Monday, July 15, 2013

Egypt after Morsi: The Defeat of Political Islam?

by Col. (ret.) Dr. Jacques Neriah

  • The Muslim Brotherhood's 80-year dream to take over Egypt ended in a fiasco, barely one year after one of its own was democratically elected to the office of President of Egypt. 
  • The Muslim Brotherhood lost its power because it did not correctly assess the opposition, because it was eager to dominate all key positions in the state, and because it did not foresee the possible coalition between the liberals and the army. 
  • The Brotherhood's loss is definitely a gain for those struggling against jihadist and Brotherhood-inspired groups in the Arab world, sending a message that political Islam can be subdued by moderate and liberal forces. 
  • The situation in Egypt that brought the end of Morsi's presidency was an unwritten alliance between the army and the mass protest movement. In such an eventuality, regimes stand no chance to survive.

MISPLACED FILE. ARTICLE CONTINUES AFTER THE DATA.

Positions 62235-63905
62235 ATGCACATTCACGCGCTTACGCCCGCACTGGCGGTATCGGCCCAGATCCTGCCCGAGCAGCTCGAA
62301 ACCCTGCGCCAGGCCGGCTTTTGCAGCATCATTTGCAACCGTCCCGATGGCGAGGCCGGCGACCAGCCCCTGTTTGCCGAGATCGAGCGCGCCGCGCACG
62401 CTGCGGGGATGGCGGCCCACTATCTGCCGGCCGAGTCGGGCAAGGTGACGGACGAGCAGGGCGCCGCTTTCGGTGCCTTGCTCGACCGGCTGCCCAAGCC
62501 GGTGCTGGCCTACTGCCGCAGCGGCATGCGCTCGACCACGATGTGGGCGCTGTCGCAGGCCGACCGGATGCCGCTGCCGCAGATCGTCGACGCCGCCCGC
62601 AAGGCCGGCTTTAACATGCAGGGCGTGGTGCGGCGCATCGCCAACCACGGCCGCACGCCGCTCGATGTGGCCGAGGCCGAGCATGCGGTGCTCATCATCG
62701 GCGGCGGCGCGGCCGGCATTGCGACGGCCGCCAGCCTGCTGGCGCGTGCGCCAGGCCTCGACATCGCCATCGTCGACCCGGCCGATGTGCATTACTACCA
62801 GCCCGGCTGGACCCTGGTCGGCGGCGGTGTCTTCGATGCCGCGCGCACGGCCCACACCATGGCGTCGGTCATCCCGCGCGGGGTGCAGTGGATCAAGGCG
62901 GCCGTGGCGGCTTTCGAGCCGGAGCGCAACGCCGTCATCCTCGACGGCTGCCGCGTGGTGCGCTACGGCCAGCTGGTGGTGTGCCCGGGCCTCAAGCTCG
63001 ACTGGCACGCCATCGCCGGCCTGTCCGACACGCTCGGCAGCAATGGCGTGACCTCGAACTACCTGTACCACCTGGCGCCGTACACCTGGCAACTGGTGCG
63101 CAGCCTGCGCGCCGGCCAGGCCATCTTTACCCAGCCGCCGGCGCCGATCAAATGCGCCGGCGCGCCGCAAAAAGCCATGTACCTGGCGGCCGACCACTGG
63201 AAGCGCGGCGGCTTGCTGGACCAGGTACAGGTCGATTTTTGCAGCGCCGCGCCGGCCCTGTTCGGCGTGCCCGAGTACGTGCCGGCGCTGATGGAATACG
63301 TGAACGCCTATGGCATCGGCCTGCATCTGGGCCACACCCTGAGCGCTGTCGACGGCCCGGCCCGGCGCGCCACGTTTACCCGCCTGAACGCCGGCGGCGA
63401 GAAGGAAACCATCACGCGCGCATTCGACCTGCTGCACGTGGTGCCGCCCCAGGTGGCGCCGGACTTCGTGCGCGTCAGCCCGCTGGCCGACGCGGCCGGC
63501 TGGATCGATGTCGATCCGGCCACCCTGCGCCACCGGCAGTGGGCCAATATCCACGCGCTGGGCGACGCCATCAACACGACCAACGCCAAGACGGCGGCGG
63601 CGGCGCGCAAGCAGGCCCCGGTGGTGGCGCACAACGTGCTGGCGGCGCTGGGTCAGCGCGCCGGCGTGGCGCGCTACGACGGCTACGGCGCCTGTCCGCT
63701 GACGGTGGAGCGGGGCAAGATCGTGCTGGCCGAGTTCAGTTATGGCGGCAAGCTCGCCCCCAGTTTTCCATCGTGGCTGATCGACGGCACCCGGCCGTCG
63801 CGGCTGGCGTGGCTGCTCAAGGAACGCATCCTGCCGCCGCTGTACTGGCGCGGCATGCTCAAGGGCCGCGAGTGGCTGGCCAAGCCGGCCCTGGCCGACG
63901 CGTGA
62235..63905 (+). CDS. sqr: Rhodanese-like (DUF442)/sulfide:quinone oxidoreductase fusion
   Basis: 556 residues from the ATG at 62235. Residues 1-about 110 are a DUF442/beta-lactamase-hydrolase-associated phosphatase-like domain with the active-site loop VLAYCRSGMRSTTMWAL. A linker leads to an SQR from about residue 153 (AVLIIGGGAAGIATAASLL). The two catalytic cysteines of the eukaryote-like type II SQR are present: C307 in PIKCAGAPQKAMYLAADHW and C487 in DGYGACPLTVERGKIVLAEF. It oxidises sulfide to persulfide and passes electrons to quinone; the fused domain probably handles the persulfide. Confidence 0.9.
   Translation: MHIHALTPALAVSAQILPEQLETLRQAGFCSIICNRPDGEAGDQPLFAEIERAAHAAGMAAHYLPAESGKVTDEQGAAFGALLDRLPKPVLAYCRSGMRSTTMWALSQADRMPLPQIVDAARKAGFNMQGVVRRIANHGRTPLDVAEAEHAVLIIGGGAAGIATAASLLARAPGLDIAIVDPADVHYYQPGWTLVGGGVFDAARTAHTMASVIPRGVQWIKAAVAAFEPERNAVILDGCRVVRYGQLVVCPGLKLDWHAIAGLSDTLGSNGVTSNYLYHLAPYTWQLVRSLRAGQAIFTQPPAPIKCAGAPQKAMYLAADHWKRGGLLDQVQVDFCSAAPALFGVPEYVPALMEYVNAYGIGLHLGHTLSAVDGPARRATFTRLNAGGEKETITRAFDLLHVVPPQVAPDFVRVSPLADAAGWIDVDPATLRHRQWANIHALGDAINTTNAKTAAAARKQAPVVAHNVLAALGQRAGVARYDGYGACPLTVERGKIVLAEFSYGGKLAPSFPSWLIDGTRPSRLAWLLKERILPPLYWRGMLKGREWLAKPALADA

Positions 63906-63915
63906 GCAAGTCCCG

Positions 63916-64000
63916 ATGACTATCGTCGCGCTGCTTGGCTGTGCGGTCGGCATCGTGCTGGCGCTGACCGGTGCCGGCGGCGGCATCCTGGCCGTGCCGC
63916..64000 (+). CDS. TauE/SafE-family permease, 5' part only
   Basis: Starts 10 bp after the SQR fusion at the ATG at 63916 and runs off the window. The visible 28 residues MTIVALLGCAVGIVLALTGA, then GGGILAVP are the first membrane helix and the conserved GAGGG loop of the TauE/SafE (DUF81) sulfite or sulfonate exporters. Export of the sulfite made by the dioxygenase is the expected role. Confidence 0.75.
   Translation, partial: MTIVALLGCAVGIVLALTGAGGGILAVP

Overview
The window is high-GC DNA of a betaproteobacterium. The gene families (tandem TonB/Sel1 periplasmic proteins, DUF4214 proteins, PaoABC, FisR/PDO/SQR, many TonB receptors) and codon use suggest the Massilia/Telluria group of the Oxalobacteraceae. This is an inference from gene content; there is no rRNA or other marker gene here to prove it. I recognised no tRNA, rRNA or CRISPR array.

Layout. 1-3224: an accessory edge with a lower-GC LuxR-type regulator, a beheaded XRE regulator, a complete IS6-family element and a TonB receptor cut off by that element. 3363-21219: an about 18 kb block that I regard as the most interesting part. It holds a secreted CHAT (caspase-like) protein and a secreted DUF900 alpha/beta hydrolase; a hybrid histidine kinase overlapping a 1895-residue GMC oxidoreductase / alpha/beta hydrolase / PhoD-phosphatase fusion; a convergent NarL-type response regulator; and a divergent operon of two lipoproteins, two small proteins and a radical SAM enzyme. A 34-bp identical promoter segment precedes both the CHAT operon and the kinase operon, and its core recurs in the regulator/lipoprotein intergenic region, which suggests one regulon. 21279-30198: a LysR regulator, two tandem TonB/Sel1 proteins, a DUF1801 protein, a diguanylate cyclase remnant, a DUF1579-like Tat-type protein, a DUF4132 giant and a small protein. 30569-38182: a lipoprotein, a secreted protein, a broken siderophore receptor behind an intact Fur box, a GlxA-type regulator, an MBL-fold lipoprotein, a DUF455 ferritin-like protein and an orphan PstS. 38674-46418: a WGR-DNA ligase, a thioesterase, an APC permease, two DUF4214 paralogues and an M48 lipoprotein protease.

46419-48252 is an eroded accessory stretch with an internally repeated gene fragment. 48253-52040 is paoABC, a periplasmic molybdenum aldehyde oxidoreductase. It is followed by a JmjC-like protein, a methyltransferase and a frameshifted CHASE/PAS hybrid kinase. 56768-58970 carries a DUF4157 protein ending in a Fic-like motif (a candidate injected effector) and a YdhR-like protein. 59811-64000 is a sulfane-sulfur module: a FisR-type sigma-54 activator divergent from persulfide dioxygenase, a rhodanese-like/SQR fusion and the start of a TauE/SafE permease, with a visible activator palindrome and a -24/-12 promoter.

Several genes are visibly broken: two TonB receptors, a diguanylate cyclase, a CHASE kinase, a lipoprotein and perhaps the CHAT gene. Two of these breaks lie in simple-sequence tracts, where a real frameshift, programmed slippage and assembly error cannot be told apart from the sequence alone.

• Israel allowed the Egyptian army to deploy in Sinai, in violation of the terms and agreements governing the deployment of the Egyptian army under the peace treaty, in order to combat jihadists in Sinai, allowing Egypt greater freedom of movement there in order to preserve the peace treaty.  
  • Israel is interested first and foremost in maintaining the status quo relating to the peace treaty, and to contain, if not eradicate, the jihadi presence in Sinai. Having the Egyptian army at the helm today makes it easier for Israel to deal with Egypt.

Col. (ret.) Dr. Jacques Neriah, a special analyst for the Middle East at the Jerusalem Center for Public Affairs, was formerly Foreign Policy Advisor to Prime Minister Yitzhak Rabin and Deputy Head for Assessment of Israeli Military Intelligence.

Copyright - Original materials copyright (c) by the authors.

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